This Japanese Curry Pumpkin soup hits all the right notes – heat, creaminess and all around goodness. The recipe is suitable for many dietary styles – vegan, Paleo, gluten free, vegetarian. Everyone will love this, no doubt about it.
I’ve decided that Japanese curry is probably now my favourite type of curry, the diversity and combination of spices is really unmistakable. Paired with pumpkin, you really can’t go wrong if you’re after a warming winter dish.
This S&B curry spice blend is the spice used for different types of katsu curry – for example, breaded chicken or pork cutlets served with the curry sauce and rice. If you’ve never tried it, you need to go straight to your nearest Japanese restaurant, or you can always get the recipe for the traditional curry in Russ Crandall’s excellent book Paleo Takeout.
Where to find Japanese curry powder
Just a note about the curry powder, it seems to be hard to track down in Australia. The best places would be Japanese supermarkets or Asian supermarkets with a large Japanese section. I have a friend bring it to me from the US – he buys it on Amazon (thanks Jeremy!!!). I’ve put a picture of the curry powder packaging in the photos for this post. There also seems to be an alternative design for the tin, all red, so maybe look out for that version here in Australia.
Now, if you despise having to cut pumpkin in to pieces, you can roast the piece with the skin on after de-seeding as in this method from Donna Hay. The onions and garlic can also be roasted at the same time. The Japanese curry spices *must* be cooked though, so they can be heated with some oil and then blended with the roasted pumpkin etc.
What to serve this curry soup with
In this picture, I’ve served the curry soup with my purple sweet potato flatbreads! Purple sweet potatoes, or yams, are also very popular in Japan, so the combination of the curry and the flatbread is simply perfect.
I’ll also post the recipe for homemade Furikake seasoning as well, I use this all the time and one recipe makes a big batch.
If you make this Japanese Curry Pumpkin Soup please tag me on Instagram! I’d love to know what you think.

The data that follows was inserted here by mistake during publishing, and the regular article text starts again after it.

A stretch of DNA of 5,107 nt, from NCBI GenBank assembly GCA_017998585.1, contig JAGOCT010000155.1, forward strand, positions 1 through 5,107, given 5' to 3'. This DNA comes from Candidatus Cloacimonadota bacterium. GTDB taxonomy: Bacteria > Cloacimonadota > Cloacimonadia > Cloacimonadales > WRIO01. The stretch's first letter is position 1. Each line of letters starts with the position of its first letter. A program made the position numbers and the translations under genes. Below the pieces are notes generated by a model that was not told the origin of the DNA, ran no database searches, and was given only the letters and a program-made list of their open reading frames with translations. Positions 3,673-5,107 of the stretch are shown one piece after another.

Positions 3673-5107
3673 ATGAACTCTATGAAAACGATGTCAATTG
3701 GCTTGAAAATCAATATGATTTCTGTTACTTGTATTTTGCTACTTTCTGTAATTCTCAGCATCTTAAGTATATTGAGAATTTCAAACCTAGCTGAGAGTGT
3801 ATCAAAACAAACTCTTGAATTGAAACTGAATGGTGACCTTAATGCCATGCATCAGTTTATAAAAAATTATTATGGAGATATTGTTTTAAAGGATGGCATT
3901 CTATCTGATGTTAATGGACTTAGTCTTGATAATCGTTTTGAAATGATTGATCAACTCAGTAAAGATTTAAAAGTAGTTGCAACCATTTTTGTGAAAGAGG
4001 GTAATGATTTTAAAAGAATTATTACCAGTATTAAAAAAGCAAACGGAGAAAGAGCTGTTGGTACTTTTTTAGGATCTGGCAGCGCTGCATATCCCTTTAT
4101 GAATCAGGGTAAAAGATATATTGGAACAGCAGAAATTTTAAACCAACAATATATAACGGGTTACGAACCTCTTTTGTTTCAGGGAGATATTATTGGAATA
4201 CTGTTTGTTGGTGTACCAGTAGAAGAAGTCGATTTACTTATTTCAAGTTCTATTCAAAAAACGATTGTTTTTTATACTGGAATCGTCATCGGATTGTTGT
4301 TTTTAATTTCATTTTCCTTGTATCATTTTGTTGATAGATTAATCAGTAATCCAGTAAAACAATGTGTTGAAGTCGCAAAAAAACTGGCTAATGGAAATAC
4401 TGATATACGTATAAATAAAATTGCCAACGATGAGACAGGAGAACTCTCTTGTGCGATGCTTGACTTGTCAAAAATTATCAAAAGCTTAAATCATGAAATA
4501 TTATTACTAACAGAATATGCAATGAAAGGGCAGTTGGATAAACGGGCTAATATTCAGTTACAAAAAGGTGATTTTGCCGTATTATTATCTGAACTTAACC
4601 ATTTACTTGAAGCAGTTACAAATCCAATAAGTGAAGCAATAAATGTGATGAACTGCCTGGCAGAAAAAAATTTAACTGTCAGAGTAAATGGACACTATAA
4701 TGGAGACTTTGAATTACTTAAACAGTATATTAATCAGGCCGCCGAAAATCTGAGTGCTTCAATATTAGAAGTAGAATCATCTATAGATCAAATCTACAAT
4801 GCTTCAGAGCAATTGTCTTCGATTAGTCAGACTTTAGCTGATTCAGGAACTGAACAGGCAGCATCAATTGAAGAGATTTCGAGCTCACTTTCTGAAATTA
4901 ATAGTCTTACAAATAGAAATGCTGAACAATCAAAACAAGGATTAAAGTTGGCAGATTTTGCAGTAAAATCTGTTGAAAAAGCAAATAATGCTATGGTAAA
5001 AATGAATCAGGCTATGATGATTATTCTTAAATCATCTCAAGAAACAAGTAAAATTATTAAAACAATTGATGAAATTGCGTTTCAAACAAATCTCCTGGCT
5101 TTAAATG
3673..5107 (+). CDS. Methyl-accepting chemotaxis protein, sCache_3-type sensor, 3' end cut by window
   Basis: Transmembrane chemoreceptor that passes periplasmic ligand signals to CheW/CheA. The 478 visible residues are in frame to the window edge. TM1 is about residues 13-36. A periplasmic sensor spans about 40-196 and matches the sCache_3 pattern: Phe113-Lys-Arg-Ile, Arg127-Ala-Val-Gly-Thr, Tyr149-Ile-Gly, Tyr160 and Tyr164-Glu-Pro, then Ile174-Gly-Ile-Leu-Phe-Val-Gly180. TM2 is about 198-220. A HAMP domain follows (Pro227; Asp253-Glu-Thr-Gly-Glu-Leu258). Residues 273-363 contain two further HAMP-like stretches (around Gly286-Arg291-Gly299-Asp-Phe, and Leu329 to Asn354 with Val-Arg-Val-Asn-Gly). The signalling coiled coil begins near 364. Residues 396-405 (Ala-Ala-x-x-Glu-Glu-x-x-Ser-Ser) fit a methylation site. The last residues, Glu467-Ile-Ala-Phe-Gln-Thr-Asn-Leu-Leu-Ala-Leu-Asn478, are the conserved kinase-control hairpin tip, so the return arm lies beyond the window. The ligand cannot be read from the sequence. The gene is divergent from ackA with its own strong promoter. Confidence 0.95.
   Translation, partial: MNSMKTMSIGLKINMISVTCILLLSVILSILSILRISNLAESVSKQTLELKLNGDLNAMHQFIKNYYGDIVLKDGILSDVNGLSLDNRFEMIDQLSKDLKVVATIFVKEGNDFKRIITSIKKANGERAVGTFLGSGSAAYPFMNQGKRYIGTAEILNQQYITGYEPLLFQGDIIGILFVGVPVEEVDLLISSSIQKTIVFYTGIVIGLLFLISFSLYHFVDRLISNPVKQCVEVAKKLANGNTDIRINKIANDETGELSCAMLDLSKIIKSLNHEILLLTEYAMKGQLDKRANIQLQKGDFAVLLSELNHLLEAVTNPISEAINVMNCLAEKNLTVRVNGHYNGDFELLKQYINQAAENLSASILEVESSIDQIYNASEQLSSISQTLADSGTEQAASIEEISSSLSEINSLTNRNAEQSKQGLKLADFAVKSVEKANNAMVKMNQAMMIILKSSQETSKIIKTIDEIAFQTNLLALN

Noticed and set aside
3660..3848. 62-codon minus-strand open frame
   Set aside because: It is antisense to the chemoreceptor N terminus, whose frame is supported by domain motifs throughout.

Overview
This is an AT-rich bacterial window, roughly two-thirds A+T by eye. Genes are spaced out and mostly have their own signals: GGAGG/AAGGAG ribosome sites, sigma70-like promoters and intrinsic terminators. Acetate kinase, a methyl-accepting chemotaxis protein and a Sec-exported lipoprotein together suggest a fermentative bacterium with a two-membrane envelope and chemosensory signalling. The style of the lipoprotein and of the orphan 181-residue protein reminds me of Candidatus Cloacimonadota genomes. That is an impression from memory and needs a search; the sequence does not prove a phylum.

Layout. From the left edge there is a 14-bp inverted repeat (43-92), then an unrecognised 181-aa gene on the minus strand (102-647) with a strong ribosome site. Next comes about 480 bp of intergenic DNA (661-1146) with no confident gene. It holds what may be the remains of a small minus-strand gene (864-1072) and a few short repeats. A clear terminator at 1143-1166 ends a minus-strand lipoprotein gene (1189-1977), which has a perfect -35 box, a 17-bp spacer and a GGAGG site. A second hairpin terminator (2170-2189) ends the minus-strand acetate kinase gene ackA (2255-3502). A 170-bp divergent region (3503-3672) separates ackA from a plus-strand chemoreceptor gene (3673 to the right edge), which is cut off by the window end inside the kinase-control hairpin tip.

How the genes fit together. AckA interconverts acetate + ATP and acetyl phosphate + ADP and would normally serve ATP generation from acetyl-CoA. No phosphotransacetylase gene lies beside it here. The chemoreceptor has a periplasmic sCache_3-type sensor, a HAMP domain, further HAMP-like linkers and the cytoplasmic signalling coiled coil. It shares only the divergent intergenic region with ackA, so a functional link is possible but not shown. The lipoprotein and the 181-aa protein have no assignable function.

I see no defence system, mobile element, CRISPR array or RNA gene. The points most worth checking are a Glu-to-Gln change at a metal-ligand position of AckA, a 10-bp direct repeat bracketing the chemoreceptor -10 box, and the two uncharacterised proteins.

Japanese Curry Pumpkin Soup
- Food processor, blender or stick/immersion blender
- Baking sheet and parchment paper
- Frypan/ saute pan
- Chopping board, knife
- measuring cups and spoons
- 1.5 kg (3 lb.) pumpkin - peeled, de-seeded and chopped in to 2 cm/1 inch pieces
- 4 cloves garlic, minced
- 2 small-medium brown/yellow onions, peeled and diced
- 3-4 tablespoons olive oil
- 2 tablespoons Japanese curry powder S&B brand
- 3 cups water
- 1/4 cup coconut cream
- 1 1/2 teaspoons cooking salt
- Preheat the oven to 180C/350F.
- Roast or steam the pumpkin for 30 minutes and let cool slightly.
- While the pumpkin is cooking, prepare the garlic and onions as described.
- Sweat the onions in the oil on medium heat for 7 minutes. Add the garlic and stir for 3 minutes.
- Add the curry powder and mix well with the onion and garlic, stirring until fragrant (around 4 minutes). If the mixture is a little dry, add some more oil.
- Add the coconut cream and stir for 1-2 minutes.
- If using a food processor or blender, add the cooked pumpkin and the curry mixture and blend for a few minutes until smooth. Alternatively, place all the ingredients in a large saucepan and blend with a stick/immersion blender.
- Re-heat and serve. You can garnish with coconut cream (perhaps watered down a bit to create a nice pattern on the surface of the soup) or with furikake seasoning.
- Leftovers may be stored in the fridge for up to 4 days or can be frozen for up to 3 months.
- I like to use Jap or Kent pumpkins - these are Australian varieties. I always look for a dark orange flesh.
- Equipment: Food processor, blender or stick blender (a stockpot is needed if using a stick blender), frypan/skillet, knives, wooden spoon, chopping board, measuring cup and spoons.
- Blender (if using nori sheets)
- measuring cups and spoons
- Glass jar for storage
- 1/2 cup white sesame seeds
- 25 grams (1 oz.) nori sheets or flakes
- 25 grams (1 oz.) dulse flakes, wakame flakes or wakame pieces
- 1/2 teaspoon cooking salt
- 2 teaspoons chilli flakes optional
- Toast the sesame seeds on low-med heat on the stove for 5-10 minutes and then remove from the heat.
- If using nori sheets, cut them in to strips about 2cm/1 inch wide. You can do them all at the same time by keeping them stacked. After cutting in to strips, cut again to form squares. Place them in the blender and gradually pulse them in to small flakes (say 2-3mm). Be careful as you don't want to turn it in to powder! This doesn't work in a food processor.
- If you are using wakame pieces (larger than flakes), then you need to break these down by pulsing a little in the blender to about the same size (2-3mm).
- Combine all ingredients in a clean glass jar and shake to combine.
- Store in the pantry for up to 2 months.
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